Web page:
The exhibit features an 8 x 8 LED grid that flashes and flickers according to information from a satellite observing the sun.


“Data on power of X-radiation flux from the sun is received in real-time from the satellite GOES15 which is tracking solar activity. It is being converted into streams of sound, light and electric discharges, thus allowing a spectator to experience in more intensive and evident way the influence of the main luminary of the solar system,” Morozov writes.


“The data, which is measured in watts per square meter, come with a frequency of once per minute. A special computer algorithm transforms it in sound waves, distributed by 12 channels in the space. The radiation power directly controls the height of tones and spectral changes in the sound. The speed of sound displacement in the space is also dependent on these parameters. Light is generated by algorithmic transformation of X-ray emission into physical modeling of light particles, which also affect the muscle stimulators in the chair to produce weak electric discharges.”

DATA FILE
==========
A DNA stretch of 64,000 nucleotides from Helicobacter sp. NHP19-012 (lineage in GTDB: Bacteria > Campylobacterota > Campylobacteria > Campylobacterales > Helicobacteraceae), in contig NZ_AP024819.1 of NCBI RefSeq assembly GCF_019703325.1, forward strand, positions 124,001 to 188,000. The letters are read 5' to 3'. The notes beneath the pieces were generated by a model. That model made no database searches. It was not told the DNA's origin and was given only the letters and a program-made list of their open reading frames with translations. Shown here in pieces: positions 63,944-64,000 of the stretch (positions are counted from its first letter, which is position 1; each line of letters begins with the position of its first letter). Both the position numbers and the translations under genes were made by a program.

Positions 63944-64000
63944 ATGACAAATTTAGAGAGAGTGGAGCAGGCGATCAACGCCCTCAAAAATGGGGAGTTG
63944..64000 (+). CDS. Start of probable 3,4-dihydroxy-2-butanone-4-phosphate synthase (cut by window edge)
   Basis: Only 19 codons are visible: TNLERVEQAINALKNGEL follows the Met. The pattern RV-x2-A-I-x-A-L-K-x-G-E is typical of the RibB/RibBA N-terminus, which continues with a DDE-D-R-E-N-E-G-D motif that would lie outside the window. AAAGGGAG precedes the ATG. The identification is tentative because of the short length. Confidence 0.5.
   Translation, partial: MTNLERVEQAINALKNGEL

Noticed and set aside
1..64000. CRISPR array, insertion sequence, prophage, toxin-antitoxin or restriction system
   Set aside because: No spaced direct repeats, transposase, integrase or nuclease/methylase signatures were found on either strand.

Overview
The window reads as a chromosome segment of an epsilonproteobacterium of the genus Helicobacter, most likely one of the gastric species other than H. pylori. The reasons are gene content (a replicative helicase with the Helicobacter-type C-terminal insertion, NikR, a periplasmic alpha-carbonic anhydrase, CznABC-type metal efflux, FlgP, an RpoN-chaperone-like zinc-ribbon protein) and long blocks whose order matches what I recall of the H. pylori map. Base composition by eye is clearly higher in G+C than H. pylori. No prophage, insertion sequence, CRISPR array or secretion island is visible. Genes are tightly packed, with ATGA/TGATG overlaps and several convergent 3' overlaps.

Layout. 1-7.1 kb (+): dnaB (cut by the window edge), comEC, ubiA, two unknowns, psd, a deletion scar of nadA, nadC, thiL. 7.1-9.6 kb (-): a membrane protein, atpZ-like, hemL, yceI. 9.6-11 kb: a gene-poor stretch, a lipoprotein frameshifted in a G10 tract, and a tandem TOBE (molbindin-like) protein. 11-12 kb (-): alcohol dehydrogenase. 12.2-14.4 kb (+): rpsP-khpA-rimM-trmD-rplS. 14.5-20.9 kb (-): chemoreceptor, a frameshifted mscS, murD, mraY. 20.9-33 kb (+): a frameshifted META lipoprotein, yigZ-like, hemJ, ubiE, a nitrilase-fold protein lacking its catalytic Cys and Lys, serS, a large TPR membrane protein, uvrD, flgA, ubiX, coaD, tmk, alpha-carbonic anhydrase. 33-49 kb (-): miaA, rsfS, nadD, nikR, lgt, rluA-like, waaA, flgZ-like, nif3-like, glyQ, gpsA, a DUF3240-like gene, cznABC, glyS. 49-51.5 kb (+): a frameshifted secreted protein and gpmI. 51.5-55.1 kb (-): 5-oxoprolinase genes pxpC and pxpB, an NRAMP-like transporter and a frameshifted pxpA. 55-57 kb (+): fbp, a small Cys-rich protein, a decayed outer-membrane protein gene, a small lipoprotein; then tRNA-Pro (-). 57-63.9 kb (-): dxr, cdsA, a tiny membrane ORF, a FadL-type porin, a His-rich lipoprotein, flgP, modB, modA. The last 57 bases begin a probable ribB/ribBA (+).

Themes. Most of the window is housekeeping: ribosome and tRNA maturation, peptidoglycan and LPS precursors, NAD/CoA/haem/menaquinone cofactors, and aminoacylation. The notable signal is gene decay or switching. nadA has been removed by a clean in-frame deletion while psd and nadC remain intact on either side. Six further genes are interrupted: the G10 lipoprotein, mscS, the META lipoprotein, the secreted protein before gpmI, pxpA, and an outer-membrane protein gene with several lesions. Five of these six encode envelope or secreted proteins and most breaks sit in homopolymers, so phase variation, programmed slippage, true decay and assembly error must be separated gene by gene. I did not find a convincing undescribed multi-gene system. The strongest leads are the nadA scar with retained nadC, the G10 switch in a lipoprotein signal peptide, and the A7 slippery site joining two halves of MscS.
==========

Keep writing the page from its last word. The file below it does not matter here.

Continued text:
Those intrigued by Morozov’s latest installation will surely enjoy several of his earlier ATmega328 powered pieces, including a wearable machine that turns tattoos into tunesa Russian folk bot electronic-acoustic orchestra, or even air pollution-inspired art.

Turning pollution into art with Arduino

Media artist Dmitry Morozov — more commonly known as ::vtol:: — recently found a way to turn offensive pollution into enticing art through a portable, Bluetooth-connected device entitled Digioxide.


In an attempt to raise public awareness of the environmental pollution by artistic means, the Maker’s wireless creation uses a set of sensors to measure the presence of gases such as carbon monoxide, carbon dioxide, methane, and even dust in the air, which are translated into volts. An Arduino algorithmically then converts those volts into the shapes and colors you see below.